U.S. Department of Health and Human Services

Trial Highlights Challenge in Treating Youth with Type 2 Diabetes

Results reveal that type 2 diabetes is more difficult to treat in youth with the disease than in adults. Although type 2 diabetes is most commonly diagnosed in people over the age of 40, an increase in childhood obesity and other factors has led to a significant rise in cases in people under 20 years of age. Since development of long term complications in adults is related to both duration of diabetes and control of blood glucose levels, the increasing prevalence of people diagnosed with type 2 diabetes during childhood is a major public health concern. Prior to this study, it was unknown whether treatments developed for adults would work well for younger patients. Metformin, the first-line drug of choice among adults with type 2 diabetes, is currently the only oral medication approved for use in children. 

The Treatment Options for Type 2 Diabetes in Adolescents and Youth (TODAY) trial tested how well three treatment approaches controlled blood glucose levels in youth ages 10 to 17. At the start of the study, the 699 participants had type 2 diabetes for less than 2 years and were either overweight or obese (as measured by a body mass index at the 85th percentile or greater). Participants were randomly assigned to receive either metformin alone; metformin and another diabetes drug, rosiglitazone, together; or metformin plus intensive lifestyle changes aimed at helping participants lose weight and increase physical activity. Unfortunately, metformin alone failed to maintain acceptable, long-term blood glucose control in 51.7 percent of youth over an average follow up of 46 months—a much higher failure rate than expected. Metformin plus lifestyle changes failed 46.6 percent of the time, an improvement over metformin alone that is not statistically significant. The combination of metformin plus rosiglitazone was significantly better, but still failed 38.6 percent of the time over the follow-up period. Importantly, after the study began, the U.S. Food and Drug Administration restricted use of rosiglitazone because of studies linking the medicine to a higher risk of heart attacks and stroke in adults. Thus, at this point, rosiglitazone is not recommended for use in children.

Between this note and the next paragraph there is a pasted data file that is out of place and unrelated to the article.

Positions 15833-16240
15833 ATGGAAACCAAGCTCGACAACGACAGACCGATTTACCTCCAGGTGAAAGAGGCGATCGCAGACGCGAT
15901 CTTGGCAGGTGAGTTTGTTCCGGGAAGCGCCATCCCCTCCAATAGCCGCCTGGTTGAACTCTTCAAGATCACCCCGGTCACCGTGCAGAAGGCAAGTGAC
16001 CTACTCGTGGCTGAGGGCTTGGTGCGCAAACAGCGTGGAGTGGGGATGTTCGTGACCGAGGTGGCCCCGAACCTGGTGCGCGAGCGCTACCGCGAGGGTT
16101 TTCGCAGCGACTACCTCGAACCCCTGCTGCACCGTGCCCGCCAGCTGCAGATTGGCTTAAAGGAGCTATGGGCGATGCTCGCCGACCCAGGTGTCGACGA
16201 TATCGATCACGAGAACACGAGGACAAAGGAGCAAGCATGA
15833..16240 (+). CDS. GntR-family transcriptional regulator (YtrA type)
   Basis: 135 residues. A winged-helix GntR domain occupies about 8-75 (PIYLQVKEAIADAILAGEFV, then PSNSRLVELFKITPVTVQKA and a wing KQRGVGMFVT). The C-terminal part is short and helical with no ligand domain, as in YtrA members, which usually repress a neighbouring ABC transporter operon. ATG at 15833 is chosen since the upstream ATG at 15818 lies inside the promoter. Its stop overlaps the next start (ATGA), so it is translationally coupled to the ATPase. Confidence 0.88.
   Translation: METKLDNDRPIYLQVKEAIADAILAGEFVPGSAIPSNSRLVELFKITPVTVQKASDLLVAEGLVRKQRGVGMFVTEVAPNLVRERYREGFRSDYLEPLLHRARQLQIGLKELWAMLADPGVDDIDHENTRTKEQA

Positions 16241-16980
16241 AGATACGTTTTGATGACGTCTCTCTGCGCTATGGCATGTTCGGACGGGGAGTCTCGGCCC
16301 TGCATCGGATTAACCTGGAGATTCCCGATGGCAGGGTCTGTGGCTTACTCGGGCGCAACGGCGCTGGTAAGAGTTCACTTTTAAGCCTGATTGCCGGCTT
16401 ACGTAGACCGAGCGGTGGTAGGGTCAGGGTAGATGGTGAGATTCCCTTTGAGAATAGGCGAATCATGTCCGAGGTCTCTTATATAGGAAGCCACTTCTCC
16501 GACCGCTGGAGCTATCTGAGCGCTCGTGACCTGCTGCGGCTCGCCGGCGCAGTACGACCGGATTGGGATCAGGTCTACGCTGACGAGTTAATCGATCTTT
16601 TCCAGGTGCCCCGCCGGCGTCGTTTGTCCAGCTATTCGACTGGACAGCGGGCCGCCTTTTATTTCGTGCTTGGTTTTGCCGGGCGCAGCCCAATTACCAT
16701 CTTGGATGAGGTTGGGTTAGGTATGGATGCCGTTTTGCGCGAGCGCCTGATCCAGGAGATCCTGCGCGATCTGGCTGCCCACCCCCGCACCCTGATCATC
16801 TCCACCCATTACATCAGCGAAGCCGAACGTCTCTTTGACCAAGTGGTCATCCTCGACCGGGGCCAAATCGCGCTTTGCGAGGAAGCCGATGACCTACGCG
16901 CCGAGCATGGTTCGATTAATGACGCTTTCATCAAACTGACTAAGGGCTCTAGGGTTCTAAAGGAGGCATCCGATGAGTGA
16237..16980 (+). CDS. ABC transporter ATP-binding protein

These results suggest treatment with metformin alone may be inadequate for a majority of youth with type 2 diabetes, and that type 2 diabetes is a more aggressive disease in youth than in adults. The findings also emphasize the importance of preventing and treating childhood obesity, so that overweight and obese youth do not develop type 2 diabetes. Most of the medications widely used by adults to control type 2 diabetes have not been studied in children. Additional research is needed to determine whether any of these, singly or in combination, can safely and reliably control blood glucose in young people with the disease. 

Zeitler P, Hirst K, Pyle L, et al. A clinical trial to maintain glycemic control in youth with type 2 diabetes. N Engl J Med 366: 2247-2256, 2012.